Women’s unrecognised status in the agricultural industry, their lack of control over agricultural land and unpaid labour are issues that are confirmed by various government reports. An Agricultural Information Service report titled ‘Women in Agriculture’ said that with women owning only 19 per cent of land and unequal access to markets, they are faced with multidimensional poverty. The ambiguous definition of women farmer in the National Agricultural Policy further complicates their struggle. The definitional ambiguity is possibly because of the social-political invisibilisation of the critical role women play in agriculture. To promote gender equality and ensure steady agricultural growth, policymakers must recognise and address the unique challenges and contributions of women in farming.
The tendency to overlook women’s contributions is linked with the way they contribute to household work. Consequently, their labour is often unrecorded in official statistics. Their agricultural labour — planting, harvesting, crop preparation, animal care, and farm maintenance — is seen as part of their household chores and familial responsibility and is therefore not considered a legitimate form of productive labour. The wage discrimination that women experience is also a result of such understanding of women’s labour. Nearly half of the work done by women in crop fields, which is 45.6 per cent, is unpaid. For the remaining 54.4 per cent, their wages are often lower than the market price. Women also work longer hours for lower wages and fewer benefits, with inadequate access to healthcare. Small-scale farmers, including women, often face challenges in receiving fair prices for their crops, as the government does not always purchase crops directly from farmers. Additionally, many landowners do not provide equal wages to women agricultural laborers. In cases where women raise concerns about wage discrimination, landlords may retaliate by threatening to hire workers from other villages.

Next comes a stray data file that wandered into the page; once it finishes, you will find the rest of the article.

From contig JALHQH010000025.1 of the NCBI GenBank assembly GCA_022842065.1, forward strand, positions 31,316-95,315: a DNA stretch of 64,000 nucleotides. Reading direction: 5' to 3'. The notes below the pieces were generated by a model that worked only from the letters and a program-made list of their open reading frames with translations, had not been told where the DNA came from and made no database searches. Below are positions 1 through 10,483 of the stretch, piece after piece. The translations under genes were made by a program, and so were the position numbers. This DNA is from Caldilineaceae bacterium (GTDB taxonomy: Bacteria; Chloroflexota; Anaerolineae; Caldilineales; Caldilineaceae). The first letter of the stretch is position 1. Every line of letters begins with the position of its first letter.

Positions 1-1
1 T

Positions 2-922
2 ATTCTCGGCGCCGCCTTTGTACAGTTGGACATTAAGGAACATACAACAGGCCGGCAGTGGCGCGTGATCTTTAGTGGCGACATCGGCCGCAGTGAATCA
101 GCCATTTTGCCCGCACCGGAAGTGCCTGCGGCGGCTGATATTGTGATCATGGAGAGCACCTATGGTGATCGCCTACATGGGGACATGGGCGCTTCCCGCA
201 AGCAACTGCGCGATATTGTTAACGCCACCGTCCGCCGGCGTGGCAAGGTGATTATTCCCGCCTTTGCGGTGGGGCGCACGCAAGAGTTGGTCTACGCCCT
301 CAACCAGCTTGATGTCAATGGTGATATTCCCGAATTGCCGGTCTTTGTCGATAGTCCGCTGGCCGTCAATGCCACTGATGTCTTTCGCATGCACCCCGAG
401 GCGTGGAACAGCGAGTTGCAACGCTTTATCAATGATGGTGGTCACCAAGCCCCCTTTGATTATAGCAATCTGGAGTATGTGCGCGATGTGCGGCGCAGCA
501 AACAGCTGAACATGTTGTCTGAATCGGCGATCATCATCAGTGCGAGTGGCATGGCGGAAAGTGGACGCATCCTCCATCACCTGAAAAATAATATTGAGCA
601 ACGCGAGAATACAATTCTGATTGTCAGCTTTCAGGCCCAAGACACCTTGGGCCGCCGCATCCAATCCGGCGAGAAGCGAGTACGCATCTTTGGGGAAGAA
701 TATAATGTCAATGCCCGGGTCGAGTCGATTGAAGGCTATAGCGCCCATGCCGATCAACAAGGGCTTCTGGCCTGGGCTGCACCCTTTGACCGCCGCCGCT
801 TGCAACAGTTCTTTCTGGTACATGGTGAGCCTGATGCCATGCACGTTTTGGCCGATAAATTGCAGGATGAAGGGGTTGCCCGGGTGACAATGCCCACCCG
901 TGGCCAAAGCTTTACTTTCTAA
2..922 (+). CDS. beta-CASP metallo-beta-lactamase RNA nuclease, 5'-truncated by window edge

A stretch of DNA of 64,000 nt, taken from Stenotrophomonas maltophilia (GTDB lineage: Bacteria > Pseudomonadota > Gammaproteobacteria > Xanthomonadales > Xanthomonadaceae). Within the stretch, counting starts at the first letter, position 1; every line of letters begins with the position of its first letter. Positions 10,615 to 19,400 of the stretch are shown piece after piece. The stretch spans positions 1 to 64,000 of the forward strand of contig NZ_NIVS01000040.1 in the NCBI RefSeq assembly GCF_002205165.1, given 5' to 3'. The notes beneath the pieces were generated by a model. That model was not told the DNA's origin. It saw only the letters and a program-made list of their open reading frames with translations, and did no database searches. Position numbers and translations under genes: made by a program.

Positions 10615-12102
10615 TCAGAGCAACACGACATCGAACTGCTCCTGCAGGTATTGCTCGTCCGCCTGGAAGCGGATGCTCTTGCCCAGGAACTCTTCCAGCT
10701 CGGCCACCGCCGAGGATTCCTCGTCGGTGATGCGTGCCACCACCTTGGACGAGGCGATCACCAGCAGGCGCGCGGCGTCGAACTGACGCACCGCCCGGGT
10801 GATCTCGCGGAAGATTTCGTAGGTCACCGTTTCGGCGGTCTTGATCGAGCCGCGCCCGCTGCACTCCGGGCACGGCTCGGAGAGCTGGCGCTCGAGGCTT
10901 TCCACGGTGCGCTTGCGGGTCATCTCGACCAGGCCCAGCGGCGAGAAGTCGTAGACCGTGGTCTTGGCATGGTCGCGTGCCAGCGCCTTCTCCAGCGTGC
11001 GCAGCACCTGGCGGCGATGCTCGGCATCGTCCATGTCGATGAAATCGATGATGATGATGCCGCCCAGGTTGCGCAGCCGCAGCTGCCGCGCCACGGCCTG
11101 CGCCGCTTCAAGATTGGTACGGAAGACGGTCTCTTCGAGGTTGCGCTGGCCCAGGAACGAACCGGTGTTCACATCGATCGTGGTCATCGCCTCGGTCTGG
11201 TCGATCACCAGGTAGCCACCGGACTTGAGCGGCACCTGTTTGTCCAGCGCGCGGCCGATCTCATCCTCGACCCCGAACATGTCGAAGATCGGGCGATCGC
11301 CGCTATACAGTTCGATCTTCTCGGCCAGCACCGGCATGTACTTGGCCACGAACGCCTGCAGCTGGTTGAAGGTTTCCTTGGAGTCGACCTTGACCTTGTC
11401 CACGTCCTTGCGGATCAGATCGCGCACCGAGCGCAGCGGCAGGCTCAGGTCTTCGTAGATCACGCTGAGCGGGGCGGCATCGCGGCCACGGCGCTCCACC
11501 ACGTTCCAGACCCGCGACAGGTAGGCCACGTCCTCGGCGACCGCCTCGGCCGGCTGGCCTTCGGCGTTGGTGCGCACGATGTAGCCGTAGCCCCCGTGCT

According to a study, the actual value of women’s work is 2.5–2.9 times greater than their contribution to the GDP. Unfortunately, the significance of women’s work is overlooked in the gross domestic product calculation. One of the goals set in Bangladesh’s National Women’s Development Policy 2011 is to recognise women’s contributions in social and economic spheres. A decade has passed since the policy was adopted, and women workers are still struggling to get their due wages and face discrimination at every stage of their involvement in agricultural production. Many women farmers are also deprived of agricultural cards (government-issued cards that create access to different benefits and services for farmers), which can restrict their access to public-funded resources for farmers.
The National Women’s Development Policy 2011 clearly asks the government to recognise the labour of women in agricultural works, to eliminate wage disparities for women in agriculture, and to ensure equal wages in cooperatives, but the government has not taken any initiative to implement it. The longstanding crisis confronted by farmers in Bangladesh has been ignored for far too long. To tackle this issue, it is essential to organise women farmers at the grassroots level, and the Bangladesh Krishak Samity has pledged to do so, striving to eliminate discrimination against female farmers and push forward the struggle of the community.
Lucky Akter is an executive member of the Bangladesh Krishak Samity.